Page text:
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Air-to-Ground Missiles: AGM-45 Shrike
The AGM-45 Shrike was the first anti-radiation missile (ARM) used to attack antiaircraft radar. Based on the U.S. Navy AIM-7 Sparrow air-to-air missile, the Shrike was developed at the Naval Weapons Center at China Lake, CA. Designed to destroy surface-to-air (SAM) sites, the Shrike was first deployed by the Navy in the Vietnam War in 1965. The Air Force adopted the missile in the following year for its F-105 aircraft in a suppression of enemy air defenses (SEAD) role. The Shrike was also used to "mark" a radar site for attack by unguided rockets and bombs. The Shrike was retired in 1992, replaced by the AGM-88 HARM missile.
AGM-45 Shrike Air-to-Ground Missile Development
The development of the AGM-45 Shrike started in 1958 at the Naval Weapons Center, China Lake, CA. Designated the ASM-N-10 initially, the missile was designed as a countermeasure against the Soviet S-75 SAM system, known within NATO as the SA-2 Guideline. The ASM-N-10 would home in on the Fan Song guidance radar of the SA-2 system to destroy it.
The ASM-N-10 was based on the airframe of the AIM-7 Sparrow . However, it had a larger warhead, smaller tail fins, and a smaller, less powerful rocket motor. The Shrike was redesignated the AGM-45A in June 1963. Large-scale production of the AGM-45A-1 started at Sperry Rand/Univac and Texas Instruments for both the Navy and Air Force.
The Shrike was powered by a Rocketdyne MK39 solid-fuel rocket motor or, in some missiles, by an Aerojet MK 53 MOD 1. It carried one of three blast fragmentation warheads and utilized a dual-mode proximity and impact fuse.
The method of attack for the Shrike involved lofting it about 30 degrees above the horizon from a distance of about 15 miles from its SAM target. The onboard seeker activated after the missile reached its peak altitude, detected the SAM radar emissions, and guided the missile to the target.
The AGM-45 Shrike had several limitations. The Shrike sensors had a narrow field of view, requiring the launch aircraft to be pointing almost directly at the SAM target. The Shrike also operated on a fixed frequency range, requiring a new variant to be developed whenever enemy radar began using a different frequency. Further, the Shrike did not have onboard target memory so that if target lock was lost, for instance because the enemy SAM site shut down, the missile then followed a ballistic trajectory.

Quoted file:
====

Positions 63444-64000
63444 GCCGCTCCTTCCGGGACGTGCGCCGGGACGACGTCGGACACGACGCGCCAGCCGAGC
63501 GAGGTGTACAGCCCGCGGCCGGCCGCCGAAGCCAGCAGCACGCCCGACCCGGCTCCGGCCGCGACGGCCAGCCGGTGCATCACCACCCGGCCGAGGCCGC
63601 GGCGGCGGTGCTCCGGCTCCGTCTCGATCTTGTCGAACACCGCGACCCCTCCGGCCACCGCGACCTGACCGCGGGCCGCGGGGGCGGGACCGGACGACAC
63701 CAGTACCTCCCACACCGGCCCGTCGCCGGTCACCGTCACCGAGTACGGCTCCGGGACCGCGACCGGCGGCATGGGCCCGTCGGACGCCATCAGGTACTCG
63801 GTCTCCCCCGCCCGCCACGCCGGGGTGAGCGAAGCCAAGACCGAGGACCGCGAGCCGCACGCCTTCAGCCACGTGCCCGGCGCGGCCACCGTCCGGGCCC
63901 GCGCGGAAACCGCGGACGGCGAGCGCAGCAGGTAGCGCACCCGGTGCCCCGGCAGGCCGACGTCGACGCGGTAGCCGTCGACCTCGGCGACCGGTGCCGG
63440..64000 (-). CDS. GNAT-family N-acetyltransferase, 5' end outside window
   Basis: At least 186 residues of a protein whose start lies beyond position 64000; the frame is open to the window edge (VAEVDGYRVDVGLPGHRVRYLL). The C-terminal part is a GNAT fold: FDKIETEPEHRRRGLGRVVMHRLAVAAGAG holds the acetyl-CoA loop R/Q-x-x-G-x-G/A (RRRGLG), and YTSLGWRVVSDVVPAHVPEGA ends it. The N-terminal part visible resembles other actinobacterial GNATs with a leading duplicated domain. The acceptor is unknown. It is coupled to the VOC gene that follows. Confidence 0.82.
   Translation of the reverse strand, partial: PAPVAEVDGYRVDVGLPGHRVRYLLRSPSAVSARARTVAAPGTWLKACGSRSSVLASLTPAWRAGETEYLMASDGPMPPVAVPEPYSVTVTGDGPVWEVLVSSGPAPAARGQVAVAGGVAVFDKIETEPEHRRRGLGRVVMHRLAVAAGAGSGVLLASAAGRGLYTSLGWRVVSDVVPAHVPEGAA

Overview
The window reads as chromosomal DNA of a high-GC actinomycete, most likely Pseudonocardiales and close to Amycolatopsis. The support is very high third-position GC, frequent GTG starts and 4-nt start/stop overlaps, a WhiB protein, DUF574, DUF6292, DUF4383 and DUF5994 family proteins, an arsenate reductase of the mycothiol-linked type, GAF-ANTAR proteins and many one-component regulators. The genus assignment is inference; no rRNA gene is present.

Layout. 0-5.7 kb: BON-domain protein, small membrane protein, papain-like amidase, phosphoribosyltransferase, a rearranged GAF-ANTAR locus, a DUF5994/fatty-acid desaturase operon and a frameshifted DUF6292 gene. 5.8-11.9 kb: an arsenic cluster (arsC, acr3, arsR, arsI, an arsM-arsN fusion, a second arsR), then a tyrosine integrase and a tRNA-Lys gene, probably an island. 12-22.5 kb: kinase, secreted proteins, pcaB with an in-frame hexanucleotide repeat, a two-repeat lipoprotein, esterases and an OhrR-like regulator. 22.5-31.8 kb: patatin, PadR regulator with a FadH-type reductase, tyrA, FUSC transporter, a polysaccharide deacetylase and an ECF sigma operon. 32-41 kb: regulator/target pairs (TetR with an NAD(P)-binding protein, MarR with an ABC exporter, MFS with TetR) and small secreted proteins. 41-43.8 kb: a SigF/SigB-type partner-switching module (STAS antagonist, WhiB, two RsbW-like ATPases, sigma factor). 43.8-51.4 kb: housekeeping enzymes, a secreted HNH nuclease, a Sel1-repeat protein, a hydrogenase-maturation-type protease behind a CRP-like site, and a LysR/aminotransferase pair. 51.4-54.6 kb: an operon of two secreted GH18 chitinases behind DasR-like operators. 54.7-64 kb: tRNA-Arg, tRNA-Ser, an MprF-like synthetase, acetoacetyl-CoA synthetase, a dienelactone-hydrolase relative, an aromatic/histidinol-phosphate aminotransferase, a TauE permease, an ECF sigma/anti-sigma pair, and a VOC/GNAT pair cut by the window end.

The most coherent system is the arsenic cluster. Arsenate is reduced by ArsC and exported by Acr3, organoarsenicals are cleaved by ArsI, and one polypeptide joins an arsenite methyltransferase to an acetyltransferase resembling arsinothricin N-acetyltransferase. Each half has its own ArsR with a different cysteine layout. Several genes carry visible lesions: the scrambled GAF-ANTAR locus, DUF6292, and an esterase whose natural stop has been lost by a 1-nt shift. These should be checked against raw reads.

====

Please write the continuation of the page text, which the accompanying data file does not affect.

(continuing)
The above limitations led to a wide range of variants for the AGM-45 Shrike.
Further subvariants were produced based on the need to change the seeker frequency band.
AGM-45 Shrike Operational History
The Shrike began service with the Navy in 1965 and was ultimately used on a wide range of aircraft, including the A-4, A-6, and A-7. The Air Force began using the Shrike in 1966 on its F-105F and G Thunderchief aircraft for SEAD operations, also known as Wild Weasel operations during Iron Hand in Vietnam. Later, the F-4 Phantom II undertook a similar role with the Shrike.
The Shrike was used throughout Vietnam and Southeast Asia until the development of the AGM-78 Standard ARM. Some pilots disliked the Shrike because of its operational limits and a low success rate of approximately 25 percent.
During Operation Desert Storm, approximately 95 AGM-45 Shrike missiles were used against Iraqi air defenses, fired primarily by F-4Gs.
Characteristics of the AGM-45 Shrike
Note: Characteristics change slightly depending on the AGM-45 variant.
Recommended Books about Air-to-Ground Weapons and the AGM-45 Shrike